Ray Allen. Remember him?
Ten-time All-Star. Two-time NBA champion. One of the basketball’s greatest marksmen, the all-time leader in 3-pointers takenand made, scorer of 24,505 points. Source of one of the most memorable shots in league history, from the corner in Miami against San Antonio in Game 6 of the 2013 Finals to snatch triumph from defeat. Hasn’t played a lick in more than two years.
Allen officially announced his retirement as a pro basketball player Tuesday in a piece in The Player’s Tribune and he did so in thoughtful, creative way. He writes an open letter to his 13-year-old self, imparting some of the wisdom he has gleaned in his rather eventful 28 years on the planet since then.
From his roots as a military child through his development as a player in high school, college and the NBA, and more important his maturation as a student, professional, man and father, Allen shares the inner motivations and challenges that drove him to basketball’s heights and prepared him for whatever he pursues next.
Forever.— Miami HEAT (@MiamiHEAT) November 1, 2016
Congrats on a brilliant career, Ray! pic.twitter.com/gIotDf8fbb
Ray Allen is eligible for the Hall of Fame Class of 2019. May have announced retirement today, but the clock starts with last game, 2014.— Scott Howard-Cooper (@SHowardCooper) November 1, 2016
Here are some excerpts, but do yourself a favor and go read the piece in its entirety:
You’ll be the enemy to a lot of people simply because you’re not from around there.
This will be both the toughest and the best thing that will ever happen to you.
What I want you to do is this: Go to the basketball court. Stay at the basketball court. You can build your entire existence there.
The world is much bigger than Dalzell, South Carolina. If you stick to the plan, you’ll see.
In high school, you might think you understand what it takes to be a great basketball player, but you will truly have no idea. When you get to UConn, your coach will show you what hard work really is.
His name is Jim Calhoun. Don’t get on this man’s sh** list.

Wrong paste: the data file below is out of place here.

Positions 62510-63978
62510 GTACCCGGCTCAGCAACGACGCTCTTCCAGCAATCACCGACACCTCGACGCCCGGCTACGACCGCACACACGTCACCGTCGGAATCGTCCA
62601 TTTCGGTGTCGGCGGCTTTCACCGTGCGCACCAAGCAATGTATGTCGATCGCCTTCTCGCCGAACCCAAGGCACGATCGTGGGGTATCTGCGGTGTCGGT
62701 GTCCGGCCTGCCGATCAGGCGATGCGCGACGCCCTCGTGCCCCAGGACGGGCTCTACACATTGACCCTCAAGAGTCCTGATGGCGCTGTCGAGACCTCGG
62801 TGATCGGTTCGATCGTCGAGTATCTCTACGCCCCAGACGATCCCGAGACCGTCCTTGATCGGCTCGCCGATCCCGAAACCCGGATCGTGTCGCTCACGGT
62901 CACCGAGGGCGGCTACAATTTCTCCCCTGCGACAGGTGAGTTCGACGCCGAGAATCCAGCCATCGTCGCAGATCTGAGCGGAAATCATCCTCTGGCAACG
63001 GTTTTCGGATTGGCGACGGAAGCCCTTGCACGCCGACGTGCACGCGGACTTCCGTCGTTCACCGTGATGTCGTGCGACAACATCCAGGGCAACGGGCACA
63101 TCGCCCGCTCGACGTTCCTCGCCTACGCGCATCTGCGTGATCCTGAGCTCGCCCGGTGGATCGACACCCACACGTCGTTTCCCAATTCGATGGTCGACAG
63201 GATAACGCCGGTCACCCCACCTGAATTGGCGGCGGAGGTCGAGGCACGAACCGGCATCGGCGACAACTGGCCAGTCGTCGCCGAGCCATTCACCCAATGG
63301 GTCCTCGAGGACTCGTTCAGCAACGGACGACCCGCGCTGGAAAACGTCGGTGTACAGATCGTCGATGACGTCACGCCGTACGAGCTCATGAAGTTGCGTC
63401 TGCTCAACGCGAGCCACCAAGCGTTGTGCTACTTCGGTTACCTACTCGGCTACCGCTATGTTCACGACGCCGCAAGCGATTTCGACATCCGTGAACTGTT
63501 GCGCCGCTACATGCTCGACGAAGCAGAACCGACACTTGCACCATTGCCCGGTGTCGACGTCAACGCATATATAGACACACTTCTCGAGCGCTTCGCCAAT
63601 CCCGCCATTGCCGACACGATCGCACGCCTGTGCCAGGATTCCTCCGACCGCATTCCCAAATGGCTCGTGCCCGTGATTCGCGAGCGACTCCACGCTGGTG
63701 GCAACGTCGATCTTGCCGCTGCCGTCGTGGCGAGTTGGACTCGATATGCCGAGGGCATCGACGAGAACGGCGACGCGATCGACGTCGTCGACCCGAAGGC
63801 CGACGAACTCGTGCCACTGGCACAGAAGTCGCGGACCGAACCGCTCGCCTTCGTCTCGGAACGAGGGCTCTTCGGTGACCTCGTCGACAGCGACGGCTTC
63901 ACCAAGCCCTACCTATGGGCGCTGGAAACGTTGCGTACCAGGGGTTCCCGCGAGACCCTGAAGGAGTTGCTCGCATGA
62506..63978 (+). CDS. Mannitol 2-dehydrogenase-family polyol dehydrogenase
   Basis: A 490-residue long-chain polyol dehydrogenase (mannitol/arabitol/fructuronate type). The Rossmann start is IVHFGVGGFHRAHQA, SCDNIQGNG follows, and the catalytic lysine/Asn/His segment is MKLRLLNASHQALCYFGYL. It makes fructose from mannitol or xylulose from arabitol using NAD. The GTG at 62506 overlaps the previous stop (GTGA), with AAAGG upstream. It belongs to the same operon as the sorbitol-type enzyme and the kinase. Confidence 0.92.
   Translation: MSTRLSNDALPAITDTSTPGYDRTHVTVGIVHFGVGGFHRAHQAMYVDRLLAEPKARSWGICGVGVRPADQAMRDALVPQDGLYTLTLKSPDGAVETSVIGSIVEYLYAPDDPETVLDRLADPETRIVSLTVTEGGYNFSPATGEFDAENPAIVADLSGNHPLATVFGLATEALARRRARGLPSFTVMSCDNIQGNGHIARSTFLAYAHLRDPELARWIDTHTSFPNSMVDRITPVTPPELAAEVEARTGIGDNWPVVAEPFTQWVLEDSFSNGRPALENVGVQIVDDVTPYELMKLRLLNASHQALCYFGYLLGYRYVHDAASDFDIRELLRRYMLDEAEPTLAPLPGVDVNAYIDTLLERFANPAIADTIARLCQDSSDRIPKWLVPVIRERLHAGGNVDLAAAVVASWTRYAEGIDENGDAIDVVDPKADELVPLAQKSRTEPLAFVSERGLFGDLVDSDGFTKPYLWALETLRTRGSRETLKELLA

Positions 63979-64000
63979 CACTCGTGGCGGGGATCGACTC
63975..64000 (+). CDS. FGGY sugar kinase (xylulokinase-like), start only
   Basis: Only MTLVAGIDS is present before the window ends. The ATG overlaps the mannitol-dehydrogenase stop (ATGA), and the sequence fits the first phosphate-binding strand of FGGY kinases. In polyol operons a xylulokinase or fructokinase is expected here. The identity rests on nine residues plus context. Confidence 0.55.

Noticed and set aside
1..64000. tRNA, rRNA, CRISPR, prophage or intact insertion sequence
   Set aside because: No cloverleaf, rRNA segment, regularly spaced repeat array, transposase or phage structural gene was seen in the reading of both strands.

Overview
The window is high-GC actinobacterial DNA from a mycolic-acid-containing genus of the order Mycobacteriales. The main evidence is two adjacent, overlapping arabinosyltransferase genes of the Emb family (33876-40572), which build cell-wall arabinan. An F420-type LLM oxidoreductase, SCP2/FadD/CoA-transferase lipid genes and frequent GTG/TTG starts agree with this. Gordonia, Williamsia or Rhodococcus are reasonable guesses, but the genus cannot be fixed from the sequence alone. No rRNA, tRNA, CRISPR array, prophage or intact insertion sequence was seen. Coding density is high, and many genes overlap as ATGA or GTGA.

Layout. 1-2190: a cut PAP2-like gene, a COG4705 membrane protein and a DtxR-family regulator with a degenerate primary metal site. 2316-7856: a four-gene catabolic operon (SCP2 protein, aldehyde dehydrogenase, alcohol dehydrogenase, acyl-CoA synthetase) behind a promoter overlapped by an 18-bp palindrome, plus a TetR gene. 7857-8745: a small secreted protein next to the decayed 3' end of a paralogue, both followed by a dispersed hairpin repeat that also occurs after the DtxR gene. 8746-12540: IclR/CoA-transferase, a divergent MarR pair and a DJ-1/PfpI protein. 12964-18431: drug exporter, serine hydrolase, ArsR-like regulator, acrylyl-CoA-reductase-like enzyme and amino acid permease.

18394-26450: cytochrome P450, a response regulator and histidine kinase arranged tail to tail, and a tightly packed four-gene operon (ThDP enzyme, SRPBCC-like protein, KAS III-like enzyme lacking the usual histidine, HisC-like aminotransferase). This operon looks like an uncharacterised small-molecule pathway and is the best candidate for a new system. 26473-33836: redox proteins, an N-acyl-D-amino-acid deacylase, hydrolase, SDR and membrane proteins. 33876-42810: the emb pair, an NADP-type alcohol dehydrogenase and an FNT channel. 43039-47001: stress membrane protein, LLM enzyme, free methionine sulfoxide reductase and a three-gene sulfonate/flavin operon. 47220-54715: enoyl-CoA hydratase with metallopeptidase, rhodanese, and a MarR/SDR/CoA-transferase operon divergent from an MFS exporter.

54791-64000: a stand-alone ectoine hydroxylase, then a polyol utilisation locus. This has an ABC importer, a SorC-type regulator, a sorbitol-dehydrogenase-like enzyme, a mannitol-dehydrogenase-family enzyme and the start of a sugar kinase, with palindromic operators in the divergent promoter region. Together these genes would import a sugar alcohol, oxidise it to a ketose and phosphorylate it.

I could end this letter right here, and you would still probably be excited about what you are going to accomplish in life. But you still have an 18-year NBA career ahead of you.
How do I sum up nearly two decades in the NBA? What do you really need to know? What’s truly important?
You’ll get to play against your heroes: Michael Jordan and Clyde Drexler.
You’ll play alongside Hall of Famers: Kevin Garnett, Paul Pierce, LeBron James, Dwyane Wade.
Sometimes you’ll be afraid.
Sometimes you’ll think you’re out of your league.
But you’ll keep showing up every day, putting in the work.
You’ll put up more than 26,000 shots in your career. Almost six out of 10 won’t even go in. I told you this game was a sonofabitch.
In every locker room you’ll ever be in, everybody will say all the right things. Everybody says they’re willing to sacrifice whatever it takes to win a title. But this game isn’t a movie. It’s not about being the man in the fourth quarter. It’s not about talk. It’s getting in your work every single day, when nobody is watching.
Every day for the rest of your life, you’ll have to choose.
Do you want to fit in, or do you want to embark on the lonely pursuit of greatness?
I write this to you today as a 41-year-old man who is retiring from the game. I write to you as a man who is completely at peace with himself.
The hell you experience when you get off that bus will be temporary. Basketball will take you far away from that school yard. You will become far more than just a basketball player. You’ll get to act in movies. You’ll travel the world. You will become a husband, and the father of five amazing children.
Now, the most important question in your life isn’t, “Who am I supposed to be?” or even, “What do I have to do to win another championship?”
It’s, “Daddy, guess what happened in math class today?”
That’s the reward that awaits you at the end of your journey.
Go to the court. Stay at the court.
Get your work in, young fella.
Most people will never really get to know the real you. But they’ll know your work.